Wood Street and Middle Street: First World War Era Council Flats



Chatham Observer 17 10 1914:

“As a corollary to the demolition of ten old tenements in Wood Street, Brompton, the Gillingham Council decided to erect eight flat dwellings.
It is obvious that self-contained cottages are preferable, providing suitable land can be obtained in the required locality, but in this neighbourhood, as is well-known, there is a considerable population which must be close to the Dockyard Gates or the Royal Engineers Park, and there is no available building land.

The Council gave £300 for a block of old property with a frontage of 84 feet and a depth of 64 feet. The Borough Surveyor demolished the buildings, brought the foundations up to ground floor level, and the Council then invited tenders for the erection of the flats. The Works Department of the Corporation was selected to carry out the work, and the flats are now practically complete, four of them being already occupied.
With regard to the construction of the new buildings, there are four flats downstairs and four upstairs, the latter being approached by a passage which divides the two lower pairs, and there are two external fireproof staircases to give access to the tenements above.

Each flat contains a living room (14ft by 11ft), scullery (8ft by 8ft) and two bedrooms (one 12ft by 11ft and the other 11ft by 8ft 4ins).

The walls are built of ordinary stock bricks, the whole of the exterior work behind being rendered in cement, while the front walls are faced with Hoo red bricks.

The lower floors are of grooved and tongued boarding, the boards being secured to tarred battens nailed to coke breez (NB ??) concrete finished with boards on battens. All the walls are plastered with Sirapite finish, with the exception of the scullery walls which have flat joints.

All the bedrooms have fireplaces, and each living room is fitted with a dresser and with Corne’s and Haighton’s patent model cottage combined range, copper and bath, with hot water supply.

The bath is fixed in the scullery and the copper connected to it. This model cottage has been proved to answer well. One was fitted in Park Lodge eight years ago and is giving great satisfaction. The advantage of the combination is that the living room fire can be utilised for boiling the water in the copper, so hot water is obtained without any additional cost. The bath is fitted with a movable table top. In each scullery there is a well-ventilated food cupboard and a trapped glazed sink on iron brackets.

Picture rails are provided in the living and bedrooms and there is also a chair rail in the living room...

Each house enjoys a separate garden, convenience and coal place. The electric light is laid on in all the flats and a lamp is to be fixed to illuminate the whole of the back portion of the buildings. Selected old tiles have been used on the front of the roof and the buildings designed to harmonise with the locality. The sculleries are distempered and other rooms papered”.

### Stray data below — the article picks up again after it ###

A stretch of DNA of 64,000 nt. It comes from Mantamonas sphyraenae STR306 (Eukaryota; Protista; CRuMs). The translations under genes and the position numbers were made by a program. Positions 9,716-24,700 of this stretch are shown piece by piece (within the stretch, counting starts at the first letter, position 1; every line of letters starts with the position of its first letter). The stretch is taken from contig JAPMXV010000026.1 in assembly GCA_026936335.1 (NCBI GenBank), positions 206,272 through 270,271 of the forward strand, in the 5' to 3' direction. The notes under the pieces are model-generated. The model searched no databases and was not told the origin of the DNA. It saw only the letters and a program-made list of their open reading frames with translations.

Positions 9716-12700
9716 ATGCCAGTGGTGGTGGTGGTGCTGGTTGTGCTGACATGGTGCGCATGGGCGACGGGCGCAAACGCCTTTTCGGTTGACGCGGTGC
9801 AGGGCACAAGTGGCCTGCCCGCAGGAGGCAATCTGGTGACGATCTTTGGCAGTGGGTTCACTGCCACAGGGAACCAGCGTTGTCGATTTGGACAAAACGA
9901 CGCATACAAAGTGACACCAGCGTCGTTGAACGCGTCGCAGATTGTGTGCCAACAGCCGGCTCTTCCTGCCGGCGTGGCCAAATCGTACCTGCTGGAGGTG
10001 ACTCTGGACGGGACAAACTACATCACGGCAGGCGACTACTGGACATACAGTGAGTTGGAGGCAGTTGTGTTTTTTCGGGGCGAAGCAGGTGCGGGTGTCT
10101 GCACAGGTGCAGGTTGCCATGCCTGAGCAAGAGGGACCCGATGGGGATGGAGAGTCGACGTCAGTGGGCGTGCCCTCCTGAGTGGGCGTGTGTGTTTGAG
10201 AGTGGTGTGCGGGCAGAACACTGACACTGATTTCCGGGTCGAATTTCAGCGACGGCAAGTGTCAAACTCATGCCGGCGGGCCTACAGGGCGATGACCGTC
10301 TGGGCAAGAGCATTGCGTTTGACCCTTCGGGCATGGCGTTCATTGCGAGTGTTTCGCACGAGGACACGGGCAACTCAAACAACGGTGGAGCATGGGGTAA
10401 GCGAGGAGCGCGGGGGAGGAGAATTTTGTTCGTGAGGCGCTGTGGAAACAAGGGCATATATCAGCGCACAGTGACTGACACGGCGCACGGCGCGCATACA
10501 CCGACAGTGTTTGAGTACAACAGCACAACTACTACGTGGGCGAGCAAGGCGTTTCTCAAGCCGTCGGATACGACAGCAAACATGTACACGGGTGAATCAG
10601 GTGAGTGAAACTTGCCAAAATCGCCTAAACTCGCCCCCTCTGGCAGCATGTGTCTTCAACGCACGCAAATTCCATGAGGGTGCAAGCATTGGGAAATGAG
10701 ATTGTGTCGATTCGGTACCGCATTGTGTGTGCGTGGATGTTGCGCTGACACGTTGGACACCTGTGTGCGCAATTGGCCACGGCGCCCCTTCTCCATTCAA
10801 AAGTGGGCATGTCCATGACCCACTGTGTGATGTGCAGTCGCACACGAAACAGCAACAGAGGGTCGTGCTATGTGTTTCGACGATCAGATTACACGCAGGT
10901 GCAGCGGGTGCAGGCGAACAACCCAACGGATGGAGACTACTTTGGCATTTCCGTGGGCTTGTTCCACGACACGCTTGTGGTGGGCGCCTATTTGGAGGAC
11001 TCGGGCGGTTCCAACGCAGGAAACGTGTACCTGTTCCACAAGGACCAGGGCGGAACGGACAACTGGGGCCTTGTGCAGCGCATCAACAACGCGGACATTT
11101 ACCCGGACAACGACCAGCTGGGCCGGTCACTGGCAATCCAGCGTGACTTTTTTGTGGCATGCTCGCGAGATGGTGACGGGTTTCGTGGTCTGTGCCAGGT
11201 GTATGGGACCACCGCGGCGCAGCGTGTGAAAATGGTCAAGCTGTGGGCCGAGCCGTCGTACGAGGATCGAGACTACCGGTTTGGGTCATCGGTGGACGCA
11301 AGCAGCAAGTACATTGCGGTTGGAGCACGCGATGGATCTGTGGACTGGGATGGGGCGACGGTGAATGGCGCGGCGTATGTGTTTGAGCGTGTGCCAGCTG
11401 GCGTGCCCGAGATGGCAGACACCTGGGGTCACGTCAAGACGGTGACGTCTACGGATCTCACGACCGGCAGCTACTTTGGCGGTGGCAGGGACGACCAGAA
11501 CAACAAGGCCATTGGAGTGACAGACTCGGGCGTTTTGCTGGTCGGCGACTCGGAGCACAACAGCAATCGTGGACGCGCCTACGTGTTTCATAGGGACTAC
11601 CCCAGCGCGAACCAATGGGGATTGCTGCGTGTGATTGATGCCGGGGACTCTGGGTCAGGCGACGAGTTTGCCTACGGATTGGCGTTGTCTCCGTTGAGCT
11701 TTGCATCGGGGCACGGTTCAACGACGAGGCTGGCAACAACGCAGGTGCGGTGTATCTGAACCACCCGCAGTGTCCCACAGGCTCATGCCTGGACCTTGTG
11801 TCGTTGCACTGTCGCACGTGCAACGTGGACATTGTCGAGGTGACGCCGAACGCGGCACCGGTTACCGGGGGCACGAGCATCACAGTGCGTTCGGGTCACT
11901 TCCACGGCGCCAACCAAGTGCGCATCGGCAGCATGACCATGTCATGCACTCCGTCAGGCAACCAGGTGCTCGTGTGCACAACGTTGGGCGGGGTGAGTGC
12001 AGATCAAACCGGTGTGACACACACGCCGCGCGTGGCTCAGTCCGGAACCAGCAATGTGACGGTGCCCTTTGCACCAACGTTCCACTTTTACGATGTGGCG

Other info: Built by Council staff to plans by Borough Surveyor JL Redfern.
There were 40 applicants from would-be tenants.
Cost: £1330 for buildings, £310 for land & legal charges.
Six of the flats are let at 6/- per week and two at 6/3d. The latter have larger bedrooms.
Rents include rates & water rates.
Council has obtained a loan for land for 80 years and 60 years for buildings.

Chatham News 3 7 1915

“At Middle Street, Old Brompton, the six flat dwellings which are being provided by the Council are being rapidly erected by Messrs CE Skinner and Son. These flats will follow somewhat the plan of those in Wood Street except that they will be a little larger. The site in Middle Street is a somewhat awkward one, and the Borough Surveyor has set the buildings back in order to avoid the expensive foundations that would have been necessary had they been erected on the old site, which was cellared all over. The old cellars will be filled up and will form a forecourt garden.

It will be remembered that there are eight dwellings in Wood Street. By degree, the Council will effect quite a transformation at Old Brompton. They will act wisely in carrying out these reforms gradually.”


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The houses referred to in Wood Street are still there, and are the oldest surviving buildings in Lower Wood Street (the Gymnasium [1863] and former Lord Nelson Pub [1910] in Upper Wood Street are the only older ones). There are several pictures of them here: 


Brompton Resident - 11/04/2013 09:03

The flats in Middle Street were there until well into the 1970’s I can recall the old lady who lived in one of them. Unfortunately her smell proceeded her and when we had the post office at 61 High Street, if she came in Mrs Sladden who worked for us used to dance around the shop with an aerosol can to freshen the place up for the other customers.

The land on which they stood was then part of a swap with the Catholic Church who wanted the site of the old school in Manor Street to gain access to build the new flats and shops on the High Street.

Admin - 11/04/2013 14:17

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